One of the starkest contrast between modernism and postmodernism is the former’s trust in the scientific method compared to the latter’s reliance on personal experience. In a modern world, what could be verified is what was to be depended upon, and everything else was merely conjecture. Rationality ruled and we were all its doting subjects.
Because I fell right on the cusp of the modern vs. postmodern transition, I tend to find myself exhibiting characteristics of both camps. My belief in the benefits of logical thinking is probably my most pronounced modern characteristic. I trust in order, I like sequence, and I consider things critically. When things make sense, I’m a happy camper. When they don’t, I’ll do my best to figure it out. Cause and effect are usually pretty observable and ascertaining either helps me understand the world.
However, what works for understanding the world, doesn’t always work for understanding Jesus. That’s because to my logical mind a lot of what He says doesn’t make sense. “The first shall be last and the last shall be first” goes against every natural inclination in my body. “Humble yourself and you shall be lifted up” is completely counterintuitive. “Blessed are the poor for they shall inherit the earth” seems completely ludicrous in light of humanity’s plight. My head can’t wrap around it, and these seeming contradictions are stumbling blocks for faith.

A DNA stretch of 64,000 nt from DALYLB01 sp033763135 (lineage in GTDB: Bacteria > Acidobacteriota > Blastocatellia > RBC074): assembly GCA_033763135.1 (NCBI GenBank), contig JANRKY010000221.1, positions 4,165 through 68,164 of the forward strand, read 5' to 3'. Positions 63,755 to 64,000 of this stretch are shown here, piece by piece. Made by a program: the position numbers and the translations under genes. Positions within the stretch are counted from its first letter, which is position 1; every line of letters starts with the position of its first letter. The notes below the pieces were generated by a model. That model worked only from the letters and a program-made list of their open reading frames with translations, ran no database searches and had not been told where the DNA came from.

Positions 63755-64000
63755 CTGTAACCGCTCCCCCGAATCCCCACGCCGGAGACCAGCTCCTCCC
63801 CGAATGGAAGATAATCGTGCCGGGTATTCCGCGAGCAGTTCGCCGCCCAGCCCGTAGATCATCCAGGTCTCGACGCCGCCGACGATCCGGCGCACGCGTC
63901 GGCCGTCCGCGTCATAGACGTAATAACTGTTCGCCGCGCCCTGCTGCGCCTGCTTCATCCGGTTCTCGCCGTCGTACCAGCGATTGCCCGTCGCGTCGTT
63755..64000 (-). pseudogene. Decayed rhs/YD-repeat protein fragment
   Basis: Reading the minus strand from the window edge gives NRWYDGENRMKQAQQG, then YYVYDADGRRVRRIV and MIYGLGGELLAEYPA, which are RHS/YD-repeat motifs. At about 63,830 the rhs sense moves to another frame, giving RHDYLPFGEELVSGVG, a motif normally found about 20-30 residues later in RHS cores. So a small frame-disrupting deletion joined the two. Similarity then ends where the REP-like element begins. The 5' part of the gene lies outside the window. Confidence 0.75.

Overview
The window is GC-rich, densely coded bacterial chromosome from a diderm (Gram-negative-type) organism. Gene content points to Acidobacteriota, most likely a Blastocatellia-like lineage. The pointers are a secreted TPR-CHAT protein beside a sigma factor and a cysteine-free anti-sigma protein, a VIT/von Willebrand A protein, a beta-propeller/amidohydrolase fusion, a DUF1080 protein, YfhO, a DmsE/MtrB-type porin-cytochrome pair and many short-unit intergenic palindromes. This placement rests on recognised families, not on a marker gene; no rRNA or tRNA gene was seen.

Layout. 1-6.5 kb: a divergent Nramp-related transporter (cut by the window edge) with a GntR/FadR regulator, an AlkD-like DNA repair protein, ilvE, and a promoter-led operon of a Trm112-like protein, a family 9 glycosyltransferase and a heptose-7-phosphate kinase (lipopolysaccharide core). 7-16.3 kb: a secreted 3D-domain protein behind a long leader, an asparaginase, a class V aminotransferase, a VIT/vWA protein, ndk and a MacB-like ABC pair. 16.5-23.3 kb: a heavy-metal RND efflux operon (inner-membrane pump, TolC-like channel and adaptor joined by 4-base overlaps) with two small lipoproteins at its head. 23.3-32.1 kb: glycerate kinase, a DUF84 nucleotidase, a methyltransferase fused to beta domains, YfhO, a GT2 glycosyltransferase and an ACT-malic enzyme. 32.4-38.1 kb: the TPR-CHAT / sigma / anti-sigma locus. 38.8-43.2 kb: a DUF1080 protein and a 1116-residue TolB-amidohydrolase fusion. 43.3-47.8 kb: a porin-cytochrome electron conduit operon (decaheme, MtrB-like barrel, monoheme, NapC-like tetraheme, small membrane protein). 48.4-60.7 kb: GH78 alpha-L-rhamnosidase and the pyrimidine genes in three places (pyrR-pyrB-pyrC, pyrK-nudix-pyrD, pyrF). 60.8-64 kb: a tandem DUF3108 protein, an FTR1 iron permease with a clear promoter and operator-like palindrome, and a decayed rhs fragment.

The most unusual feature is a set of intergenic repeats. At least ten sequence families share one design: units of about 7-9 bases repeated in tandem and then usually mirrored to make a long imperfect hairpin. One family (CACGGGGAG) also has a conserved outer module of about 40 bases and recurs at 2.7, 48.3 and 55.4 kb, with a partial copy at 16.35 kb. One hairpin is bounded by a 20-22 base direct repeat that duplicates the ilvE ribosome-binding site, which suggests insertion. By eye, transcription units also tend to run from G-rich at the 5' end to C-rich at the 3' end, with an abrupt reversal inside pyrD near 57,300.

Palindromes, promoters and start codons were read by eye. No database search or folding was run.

But the fact that a perfect God paid the price for my sin also doesn’t make sense. His bottomless forgiveness is an injustice to logic. His decision to use me to bring Him glory is completely counterintuitive. None of it fits within the bounds of rational thinking.
And the point is this. Oftentimes I use the wisdom of the world to try to justify partial abandonment to God. I think “does He really want me to give to those in need . . . or can I trust that they’ll use what I give them rightly?” I may question “should I really look over an offense or will I be taken advantage of again?” If I don’t vent (i.e. gossip) will it cause irreparable harm to my psyche or can I trust that all is in His control? Logic screams in the face of God’s commands and yet His forgiveness of my sin also doesn’t make sense. My wisdom doesn’t account for an infinite God, His wisdom is limitless. His ways are surely not mine, because they are incalculably superior. How can I believe in His mercy but deny His directives? How can I trust Him for salvation but not in everyday nature of human affairs? My wisdom doesn’t leave any room for Him to work, and is that really the position in which I want to be?